- 32 études arrangées d’après celles de Ferling et développées pour la clarinette – Paris: Evette & Schaeffer
- Thirty-two Etudes for Clarinet – NY: C. Fischer.
- 32 études pour la clarinette: d’après Ferling; Lefebvre, P. – Paris: Leduc.
19– ?. Cyrille Rose Forty Studies for Clarinet. Collis, J. Miami Beach, FL: Charles Hansen Publications.
- Thirty-two Studies for Clarinet; Cochrane,W.E. – Boston: Cundy-Bettoney.
- 32 études pour clarinette: d’après Ferling; Blachet, F. – Paris: Billaudot.
- 32 Studies for Clarinet; Drucker, S. – NY: International Music Co.
- Artistic Studies by David Hite, Book 1. Rose: 40 studies, 32 Etudes; 9 Caprices (selected from 24 Caprices by Rode). – San Antonio, TX: Southern Music Company.
- 32 Rose Etudes for Clarinet: Based on the Etudes of Franz Wilhelm Ferling; Walker, J., Warner, M; (piano accomp. available) – NY: C. Fischer.
- 32 Etudes and 40 Studies for Clarinet – Mineola, NY: Dover.
- 32 études pour la clarinette; Cuper, P.; Sciortino (composer, piano part) +CD (Ph. Cuper, cl.; Patrice Sciortino, pno) – Paris: I.M.D.–Arpèges
Further Reading – Rose 32 Etudes
Abramson, Armand R. “The Thirty-two Etudes for Clarinet by C. Rose Revisited.” Woodwind World, 13, 1 (1974), p. 13.
Bronson, Karen A. “Through his own words: An exploration of the pedagogy of Robert Marcellus.” DMA diss., University of North Texas (2019). Chapter 5, p. 37-57 (Rose Etudes 13, 21, 32).
Etheridge, David. “A practical approach to the clarinet: For advanced clarinetists,” rev. ed. Norman, Oklahoma: Woodwind Educators’ Press, 2009. A selection of Rose 40 Studies and 32 Études are represented with warmups and practice tips.
Hewitt, Stephen. “On learning Wilhelm Ferling’s Forty-eight Studies, Rose’s Thirty-two Studies for Clarinet.” The Double Reed, 15, 2 (1992), p. 61-72.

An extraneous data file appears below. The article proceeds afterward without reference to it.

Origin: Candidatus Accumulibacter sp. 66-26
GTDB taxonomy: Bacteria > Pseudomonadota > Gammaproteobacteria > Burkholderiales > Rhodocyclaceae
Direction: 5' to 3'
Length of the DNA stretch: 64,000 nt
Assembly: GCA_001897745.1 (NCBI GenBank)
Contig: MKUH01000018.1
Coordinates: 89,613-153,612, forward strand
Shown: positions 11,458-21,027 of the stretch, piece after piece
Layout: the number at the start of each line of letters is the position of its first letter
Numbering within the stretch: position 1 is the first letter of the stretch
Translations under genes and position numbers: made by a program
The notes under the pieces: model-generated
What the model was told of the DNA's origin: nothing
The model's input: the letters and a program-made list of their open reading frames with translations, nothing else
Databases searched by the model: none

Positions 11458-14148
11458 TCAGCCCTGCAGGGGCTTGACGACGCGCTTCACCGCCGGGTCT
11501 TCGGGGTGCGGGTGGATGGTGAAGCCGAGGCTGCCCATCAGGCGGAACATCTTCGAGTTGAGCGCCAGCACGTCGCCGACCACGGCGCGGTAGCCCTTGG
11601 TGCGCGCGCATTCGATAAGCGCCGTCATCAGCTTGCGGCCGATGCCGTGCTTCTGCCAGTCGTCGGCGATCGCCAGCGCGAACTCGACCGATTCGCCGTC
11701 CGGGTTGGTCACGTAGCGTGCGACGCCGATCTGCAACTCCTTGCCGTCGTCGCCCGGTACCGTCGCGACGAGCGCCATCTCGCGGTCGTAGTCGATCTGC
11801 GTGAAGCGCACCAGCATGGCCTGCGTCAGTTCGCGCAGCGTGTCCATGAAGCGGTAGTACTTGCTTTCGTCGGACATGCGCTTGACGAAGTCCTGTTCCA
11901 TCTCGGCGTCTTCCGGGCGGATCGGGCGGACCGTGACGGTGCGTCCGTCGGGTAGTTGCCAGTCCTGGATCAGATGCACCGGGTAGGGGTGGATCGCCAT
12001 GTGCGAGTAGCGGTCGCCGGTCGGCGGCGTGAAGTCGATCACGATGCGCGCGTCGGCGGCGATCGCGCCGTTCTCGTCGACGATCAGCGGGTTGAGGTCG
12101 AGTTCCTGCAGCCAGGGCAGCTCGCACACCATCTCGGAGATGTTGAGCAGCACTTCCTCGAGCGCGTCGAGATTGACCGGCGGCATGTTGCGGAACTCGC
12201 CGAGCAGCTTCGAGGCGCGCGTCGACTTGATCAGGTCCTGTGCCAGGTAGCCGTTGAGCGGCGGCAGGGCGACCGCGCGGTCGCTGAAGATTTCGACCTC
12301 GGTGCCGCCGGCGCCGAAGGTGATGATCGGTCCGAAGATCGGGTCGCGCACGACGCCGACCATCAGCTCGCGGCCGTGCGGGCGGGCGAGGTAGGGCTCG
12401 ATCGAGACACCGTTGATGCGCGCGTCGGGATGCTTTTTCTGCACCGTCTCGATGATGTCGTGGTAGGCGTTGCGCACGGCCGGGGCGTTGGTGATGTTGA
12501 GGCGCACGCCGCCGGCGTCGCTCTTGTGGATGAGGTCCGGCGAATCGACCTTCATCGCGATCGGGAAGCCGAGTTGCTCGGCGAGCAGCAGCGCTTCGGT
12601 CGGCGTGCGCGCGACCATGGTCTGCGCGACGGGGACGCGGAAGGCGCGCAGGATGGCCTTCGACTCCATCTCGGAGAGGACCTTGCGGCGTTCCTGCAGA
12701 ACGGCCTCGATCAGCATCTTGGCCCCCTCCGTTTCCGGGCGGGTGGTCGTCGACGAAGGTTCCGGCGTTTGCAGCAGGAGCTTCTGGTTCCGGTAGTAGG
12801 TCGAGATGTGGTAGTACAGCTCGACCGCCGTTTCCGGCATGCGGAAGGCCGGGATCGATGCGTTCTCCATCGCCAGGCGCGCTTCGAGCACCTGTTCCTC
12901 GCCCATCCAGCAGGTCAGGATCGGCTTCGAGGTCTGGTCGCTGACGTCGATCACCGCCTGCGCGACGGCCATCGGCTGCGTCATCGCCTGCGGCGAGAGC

Larsen, Henry. The 32 Rose studies: Analysis and study guide. Avon, CT: Larsen Audiographics, 1998.
Manning, Dwight. “Franz Wilhelm Ferling’s Life and Work.” The Double Reed. International Double Reed Society, 24, 2 (2001), p. 137–138.
Maxey, Lawrence. “The Rose Thirty-Two Etudes: A Study in Metamorphosis.” The Clarinet 1, No. 4 (1974): 8-9.
_____. “An analysis of two pedagogical approaches to selected Etudes from the Cyrille Rose Thirty-two Etudes for clarinet.” DMA diss., Eastman School of Music, 1968.
Osborn, Sean. “Performing and Teaching Rose 32 Etudes.” Lecture, ClarinetFest® 2021. https://clarinet.org/wp-content/uploads/2021/06/Sean-Osborn-SeanOsbornSupplement1.pdf. Osborn uses the Dover edition on his CD quoted above. This edition, a copy of the original of 1893, has some errors, that he lists in this document.
These 40 studies were written originally for violin. They are taken from composers Charles Dancla (1817-1907), Federigo Fiorillo (1755-1823), Pierre Gaviniès (1728-1800), Franz Ries (1849-1932), Schubert; and F. Mazas and R. Kreutzer, whose works were also used in the
- 40 Etudes: choisies dans les œuvres de Ch. Dancla, Kreutzer, Mazas, Ries, Schubert et arrangées pour la clarinette; Richault. Copy of the original edition in: https://s9.imslp.org/files/imglnks/usimg/6/68/IMSLP634091-PMLP64394-Rose_Cl_studies.pdf
- 40 Studies for Clarinet: Published in two books. New York: C. Fischer
- 40 études en deux livres choisies dans les œuvres de Ch. Dancla, Fiorillo, Gaviniès, Kreutzer, Mazas, Ries, Schubert et arrangées pour la clarinette. Paris: Costallat/L. de Lacour (bought by Billaudot)
- 40 Studies for Clarinet: Book 1 & II; Drucker, S. NY: I.M.C.
- 40 études: choisies dans les œuvres de Dancla, Kreutzer, Mazas, Ries, Schubert et arrangées pour la clarinette; Lancelot, J. Paris: Billaudot.
- Artistic Studies, Book 1. Rose: 40 studies, 32 Etudes; 9 Caprices (selected from 24 Caprices by Rode); Hite, David. San Antonio, TX: Southern Music Co.
- 40 Studies for Clarinet; McCathren, D. VanNuys,Calif: Belwin-Mills.
- Cyrille Rose Forty Studies for Clarinet (revised ed.); Hite, Jean & David – San Antonio, TX: Southern Music Co.
- 32 Etudes and 40 Studies for Clarinet. Mineola, N.Y: Dover Publications.
- 40 études choisies dans les œuvres de Ch.Dancla, Fiorillo, Gaviniès [et al.] ; Cuper, P. – Paris: I.M.D.-Arpèges.
Further Reading – Rose 40 Etudes
Britz, Joanne Marie. “A Systematic Approach to Five Clarinet Fundamentals as utilized in Rose’s Forty Etudes.” DMA diss, University of Texas at Austin, 2004.
Campione, Carmine. Campione on Clarinet: A Complete Guide to Clarinet Playing and Instruction. Fairfield, Ohio: J. Ten-Ten Publishing, 2001, 2010. (Contains an entire chapter about the Rose 40 Studies with musical examples and explanations).
Messenger, Joseph. “Music Review: Cyrille Rose – Forty Studies for clarinet, Hite edition.” The Clarinet, Vol. 29/1 (December 2001), p. 86-87.
Pierce, Jerry D. “Music Review: Cyrille Rose – 40 Studies for Clarinet” The Clarinet, Vol. 18/3, (May/June 1991), p. 49.
- Gammes: Majeures et mineures dans tous les tons pour la clarinette (système Boehm) ; Rose, C. Paris: Evette et Schaeffer.